—Publishers Weekly (starred review)
“Deeply moving, even uplifting…Beah’s story, with its clear-eyed reporting and literate particularity—whether he’s dancing to rap, eating a coconut or running toward the burning village where his family is trapped—demands to be read.”
—LIZA NELSON, People (Critic’s Choice, four stars)
“Beah is a gifted writer…Read his memoir and you will be haunted…It’s a high price to pay, but it’s worth it.”
—MALCOLM JONES, Newsweek.com
“When Beah is finally approached about the possibility of serving as a spokesperson on the issue of child soldiers, he knows exactly what he wants to tell the world…‘I would always tell people that I believe children have the resilience to outlive their sufferings, if given a chance.’ Others may
make the same assertions, but Beah has the advantage of stating them in the first person. That makes A Long Way Gone all the more gripping.”
—CAROL HUANG, The Christian Science Monitor
“In place of a text that has every right to be a diatribe against Sierra Leone, globalization or even himself, Beah has produced a book of such self- effacing humanity…A Long Way Gone transports us into the lives of thousands of children whose lives have been altered by war, and it does so with a genuine and disarmingly emotional force.”
—RICHARD THOMPSON, Star Tribune (Minneapolis)
“It would have been enough if Ishmael Beah had merely survived the horrors described in A Long Way Gone. That he has written this unforgettable firsthand account of his odyssey is harder still to grasp. Those seeking to understand the human consequences of war, its brutal and brutalizing costs, would be wise to reflect on Ishmael Beah’s story.”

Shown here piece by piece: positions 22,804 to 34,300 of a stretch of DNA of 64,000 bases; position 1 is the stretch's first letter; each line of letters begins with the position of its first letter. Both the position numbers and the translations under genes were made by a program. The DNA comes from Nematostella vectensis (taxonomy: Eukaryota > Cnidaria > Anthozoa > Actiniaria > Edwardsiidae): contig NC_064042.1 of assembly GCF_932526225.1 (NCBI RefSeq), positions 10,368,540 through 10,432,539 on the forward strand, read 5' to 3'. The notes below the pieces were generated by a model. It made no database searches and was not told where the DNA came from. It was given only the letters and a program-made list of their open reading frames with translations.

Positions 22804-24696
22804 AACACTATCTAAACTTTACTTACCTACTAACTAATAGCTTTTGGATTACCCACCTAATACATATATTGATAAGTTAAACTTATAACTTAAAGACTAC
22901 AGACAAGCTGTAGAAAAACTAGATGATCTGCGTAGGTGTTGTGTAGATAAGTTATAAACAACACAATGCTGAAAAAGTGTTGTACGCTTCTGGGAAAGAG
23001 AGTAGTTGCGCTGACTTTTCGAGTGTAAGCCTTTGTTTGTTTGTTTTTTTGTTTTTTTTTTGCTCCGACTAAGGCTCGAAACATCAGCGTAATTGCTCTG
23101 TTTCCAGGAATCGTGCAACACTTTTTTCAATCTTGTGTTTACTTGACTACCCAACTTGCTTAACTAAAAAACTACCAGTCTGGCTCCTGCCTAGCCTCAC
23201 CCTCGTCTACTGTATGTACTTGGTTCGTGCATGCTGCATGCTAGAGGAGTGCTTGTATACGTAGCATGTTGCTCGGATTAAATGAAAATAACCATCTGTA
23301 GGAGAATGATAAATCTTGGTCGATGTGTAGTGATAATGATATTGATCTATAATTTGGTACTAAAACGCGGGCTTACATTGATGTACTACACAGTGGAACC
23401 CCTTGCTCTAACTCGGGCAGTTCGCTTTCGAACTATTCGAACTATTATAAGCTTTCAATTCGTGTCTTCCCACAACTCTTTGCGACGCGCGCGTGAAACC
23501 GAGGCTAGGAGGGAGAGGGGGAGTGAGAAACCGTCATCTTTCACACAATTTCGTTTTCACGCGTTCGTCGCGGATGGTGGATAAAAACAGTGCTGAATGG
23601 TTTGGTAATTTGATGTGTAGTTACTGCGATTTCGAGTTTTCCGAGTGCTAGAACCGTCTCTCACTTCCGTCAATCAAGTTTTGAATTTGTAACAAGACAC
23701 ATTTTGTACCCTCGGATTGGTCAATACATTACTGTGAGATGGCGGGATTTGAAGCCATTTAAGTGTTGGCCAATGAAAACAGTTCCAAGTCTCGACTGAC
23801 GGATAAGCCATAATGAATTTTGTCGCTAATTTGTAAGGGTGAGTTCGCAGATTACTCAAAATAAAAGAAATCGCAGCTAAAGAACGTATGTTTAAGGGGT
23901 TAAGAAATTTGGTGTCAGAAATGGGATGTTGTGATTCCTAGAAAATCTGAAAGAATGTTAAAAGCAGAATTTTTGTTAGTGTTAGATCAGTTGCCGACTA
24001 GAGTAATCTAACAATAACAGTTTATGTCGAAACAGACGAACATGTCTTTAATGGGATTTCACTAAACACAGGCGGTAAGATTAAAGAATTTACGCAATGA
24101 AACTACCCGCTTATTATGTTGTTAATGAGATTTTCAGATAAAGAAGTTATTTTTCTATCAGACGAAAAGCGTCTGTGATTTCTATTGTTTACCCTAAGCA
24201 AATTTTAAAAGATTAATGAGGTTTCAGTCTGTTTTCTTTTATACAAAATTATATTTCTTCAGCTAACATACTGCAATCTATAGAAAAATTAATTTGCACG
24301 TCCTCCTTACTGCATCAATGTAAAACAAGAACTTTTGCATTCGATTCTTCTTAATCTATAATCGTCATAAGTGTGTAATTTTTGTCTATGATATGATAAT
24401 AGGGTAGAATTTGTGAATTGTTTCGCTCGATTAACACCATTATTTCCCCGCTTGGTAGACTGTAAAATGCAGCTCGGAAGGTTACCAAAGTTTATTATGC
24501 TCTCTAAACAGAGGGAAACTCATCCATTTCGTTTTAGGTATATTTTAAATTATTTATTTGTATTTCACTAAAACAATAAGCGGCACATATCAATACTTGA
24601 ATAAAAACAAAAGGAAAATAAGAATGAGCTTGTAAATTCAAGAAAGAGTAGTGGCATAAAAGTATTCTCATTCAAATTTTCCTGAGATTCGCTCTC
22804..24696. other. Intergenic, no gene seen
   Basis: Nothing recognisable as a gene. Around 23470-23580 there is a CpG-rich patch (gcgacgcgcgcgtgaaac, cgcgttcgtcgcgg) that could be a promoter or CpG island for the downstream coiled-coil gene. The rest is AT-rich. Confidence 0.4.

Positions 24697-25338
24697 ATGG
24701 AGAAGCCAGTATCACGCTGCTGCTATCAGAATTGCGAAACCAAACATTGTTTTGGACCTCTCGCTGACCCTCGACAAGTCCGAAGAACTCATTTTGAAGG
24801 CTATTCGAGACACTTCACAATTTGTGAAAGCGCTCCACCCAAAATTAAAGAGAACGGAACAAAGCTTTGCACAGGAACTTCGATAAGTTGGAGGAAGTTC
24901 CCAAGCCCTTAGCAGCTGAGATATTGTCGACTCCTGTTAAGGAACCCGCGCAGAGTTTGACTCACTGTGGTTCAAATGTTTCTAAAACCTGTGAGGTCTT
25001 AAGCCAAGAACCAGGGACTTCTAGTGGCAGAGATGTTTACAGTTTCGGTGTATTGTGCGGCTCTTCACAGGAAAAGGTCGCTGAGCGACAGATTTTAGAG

—CHUCK LEDDY, The Philadelphia Inquirer
“Beah’s memoir is off the charts in its harrowing depictions of cruelty and depravity. What saves it from being a gratuitous immersion in violence is his brilliant writing, his compelling narrator’s voice, his gift for telling detail…This war memoir haunts the heart long after the eyes have finished the final page.”
—JOHN MARSHALL, Seattle Post-Intelligencer
“That Beah survived at all, let alone survived with any capacity for hope and joy at all, is stunning, and testament to incredible courage…That Beah could then craft a memoir like this, in his second language no less, is astounding and even thrilling, for A Long Way Gone is a taut prose arrow against the twisted lies of wars.”
—BRIAN DOYLE, The Oregonian
“Beah writes his story with painful honesty, horrifying detail, and touches of remarkable lyricism…A must for every school collection.”
—RAYNA PATTON, VOYA
“A Long Way Gone is one of the most important war stories of our generation…Ishmael Beah has not only emerged intact from this chaos, he has become one of its most eloquent chroniclers. We ignore his message at our peril.”
—SEBASTIAN JUNGER, author of The Perfect Storm: A True Story of Men Against the Sea
“This is a beautifully written book. Ishmael Beah describes the unthinkable in calm, unforgettable language.”
—STEVE COLL, author of Ghost Wars: The Secret History of the CIA, Afghanistan, and Bin Laden, from the Soviet Invasion to September 10,
“A Long Way Gone is a wrenching, beautiful, and mesmerizing tale. Beah’s amazing saga provides a haunting lesson about how gentle folks can be capable of great brutalities as well as goodness and courage. It will leave you breathless.”